BY KATHARINE COLDIRON
Imagine a novel, mostly in journal entries or epistolary form, that unfolds slowly. Imagine that it bears witness to the deepening madness of a man who’s either a nascent schizophrenic or the victim of a voodoo curse. Imagine a sultry, blood-soaked novel haunted by the history of the American South and the complexities of Creole culture and heritage. Imagine that this novel uses a kaleidoscope of perspectives, no one view revealing all, and that its end bears destruction without resolution—more sour fruit of the Southern legacy.
If all that sounds appealing, you’re in luck: that novel exists, and it’s The House of Erzulie, Kirsten Imani Kasai’s third novel and her first for Shade Mountain Press. The plot involves a modern-day historian locating and becoming obsessed with the journal and letters of a mixed-race Louisiana couple from the 1850s. The husband of the couple, Isidore, suffers under a mysterious curse; we read of his descent first in his wife Emilie’s words, and then in his. Isidore’s journal comprises the bulk of the novel’s pages, which is a good thing, because his prose (and, by extension, Kasai’s) is extraordinary.
I saw Her last night, a vague and spectral shape wandering the cane fields, climbing among the shattered ribs of my ruined glass house. …I pushed myself through cloying lightless rooms as if wading through muddy swamp water, following the sobs of a crying child. I call his name but he does not answer except to weep and wail.
Sometimes the prose of these nineteenth-century citizens veers into melodrama, but that label is hard to avoid when considering a Gothic novel—which, make no mistake, is precisely the category in which The House of Erzulie rests. It sits on the shelf with Wuthering Heights, Frankenstein, the work of Edgar Allan Poe, and Daphne Du Maurier’s Rebecca: restless ghosts, body horror, dastardly secrets, loves that should not be. The African American Gothic is often ignored in favor of the British variety, which is a shame, because there are just as many haunted houses and wailing spirits in New Orleans (more, even!) as on the moors of Yorkshire. The volume of melodrama turns up gradually as the novel progresses, both in theme and in language, but the book is so absorbing that this insistent music is hard to criticize without a particular distaste for the genre. Gothic fiction and melodrama share a lot of the same geography; this Gothic novel sometimes tips the carriage as it rides, breakneck, over its emotional territory. But in return, the reader is gifted with prose like this:
The house, the house! That cursed landlocked shipwreck. Pasted like a flyer onto my sleeping mind’s eyes, I cannot unsee it or spend a peaceful nocturne without wandering its spiraling, ruined halls.
If they are to the reader’s taste, the pleasures of this genre, and this novel, are exquisite.
If the initial, epistolary section of the book occasionally feels unpromising, it is because Emilie’s voice, perspective, and activities are appropriately limited for a woman of her era. Her letters are sometimes repetitive or trivial. But, crucially, they set down the groundwork for the horrors to unfold later in the novel. The reader needs to hear her perspective on what befalls Isidore before we hear his own. And once he begins to reveal that perspective, the novel becomes mesmerizing, clamping down on the reader’s attention and locking its jaws.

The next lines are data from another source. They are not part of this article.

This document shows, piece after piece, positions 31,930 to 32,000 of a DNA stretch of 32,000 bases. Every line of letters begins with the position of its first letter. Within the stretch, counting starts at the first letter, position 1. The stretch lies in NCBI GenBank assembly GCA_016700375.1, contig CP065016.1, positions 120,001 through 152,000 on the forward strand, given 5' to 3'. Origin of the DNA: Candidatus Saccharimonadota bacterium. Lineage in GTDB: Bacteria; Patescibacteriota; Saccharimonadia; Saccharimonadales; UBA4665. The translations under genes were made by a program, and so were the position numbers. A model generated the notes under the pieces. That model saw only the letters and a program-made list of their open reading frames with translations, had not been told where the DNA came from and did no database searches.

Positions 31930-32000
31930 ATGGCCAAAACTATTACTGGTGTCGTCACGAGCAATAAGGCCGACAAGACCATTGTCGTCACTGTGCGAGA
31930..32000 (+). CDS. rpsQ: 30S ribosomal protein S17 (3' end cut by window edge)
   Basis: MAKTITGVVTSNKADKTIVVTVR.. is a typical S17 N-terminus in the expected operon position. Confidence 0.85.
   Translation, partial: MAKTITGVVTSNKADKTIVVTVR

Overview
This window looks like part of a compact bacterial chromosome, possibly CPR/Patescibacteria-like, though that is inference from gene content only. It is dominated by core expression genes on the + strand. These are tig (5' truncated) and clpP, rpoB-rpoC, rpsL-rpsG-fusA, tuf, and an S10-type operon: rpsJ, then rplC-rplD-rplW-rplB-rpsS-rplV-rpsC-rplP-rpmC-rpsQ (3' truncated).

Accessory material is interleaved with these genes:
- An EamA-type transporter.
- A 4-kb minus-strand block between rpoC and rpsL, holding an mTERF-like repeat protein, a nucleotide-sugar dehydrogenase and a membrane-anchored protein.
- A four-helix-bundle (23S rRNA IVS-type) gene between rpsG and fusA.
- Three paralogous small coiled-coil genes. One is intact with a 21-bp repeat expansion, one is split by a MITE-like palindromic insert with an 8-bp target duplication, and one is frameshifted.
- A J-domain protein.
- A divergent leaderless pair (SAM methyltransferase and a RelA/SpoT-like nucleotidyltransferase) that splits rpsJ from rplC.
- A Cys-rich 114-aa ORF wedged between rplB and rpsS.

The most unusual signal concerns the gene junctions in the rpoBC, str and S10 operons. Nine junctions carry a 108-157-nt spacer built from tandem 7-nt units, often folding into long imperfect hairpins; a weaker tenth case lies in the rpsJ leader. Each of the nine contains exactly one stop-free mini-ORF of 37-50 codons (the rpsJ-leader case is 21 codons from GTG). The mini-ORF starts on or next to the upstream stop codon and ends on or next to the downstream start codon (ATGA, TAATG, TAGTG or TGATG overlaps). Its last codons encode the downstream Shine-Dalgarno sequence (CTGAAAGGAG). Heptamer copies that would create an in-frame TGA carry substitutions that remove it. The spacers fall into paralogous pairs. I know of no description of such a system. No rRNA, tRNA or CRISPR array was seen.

I believe little in Spirit realms, ghosts, or heathen gods, but if such powers exist, they trifle with me and take great pleasure in batting me about between their paws. Devour me now, I say! My cowardly soul has little use for this world as it is. I cannot account for my time, and my unquiet mind will not make sense of these events, nor find suitable explanation for what has happened.
What concretely connects Isidore and Emilie to Lydia, the modern-day historian reading their words and framing the novel, becomes clear only in the final pages. But what thematically connects the two stories is plain much earlier on. Lydia has had a bout with madness herself, and she practices what’s now known as “cutting” and what was once “bloodletting” in order to soothe her demons, just as Isidore does. Blood, literal and metaphorical, is front and center in this novel, from Emilie’s hemorrhaging during childbirth to the red Xs Lydia paints on a voodoo queen’s grave.
Inevitably, the topic of bloodletting in the South will invoke the spilled blood of slaves. The novel does not draw its emotional power from slavery (as does what is probably the most famous African American Gothic novel, Toni Morrison’s Beloved), but it does not ignore it completely. This is a challenging balance to strike. This novel covers a narrow emotional scope rather than a broad political one, but no author writing about the South in the 1850s can reasonably disregard slavery. Kasai negotiates the problem partially by gesturing to New Orleans as a profound melting pot, where racial lines are harder to draw than in other areas of the South, and partially by unflinchingly depicting a whipping and an auction in the course of the novel’s other, more emotionally central events.
The House of Erzulie privileges the spaces of dreams, imagination, and sexual ecstasy (oh, no, this novel is NSFW). It does not care much whether it’s taxing the reader’s patience, or straining her credulity, and at some point, the reader must stop caring about these elements, too. Kirsten Imani Kasai wants to take you for a tour of a particular house in New Orleans, and the best option is to accept her offered hand and go along, eyes open. I suggest you leave the lights on while reading.
Katharine Coldiron's work has appeared in Ms., The Rumpus, The Offing, and elsewhere. She lives in California and blogs at The Fictator.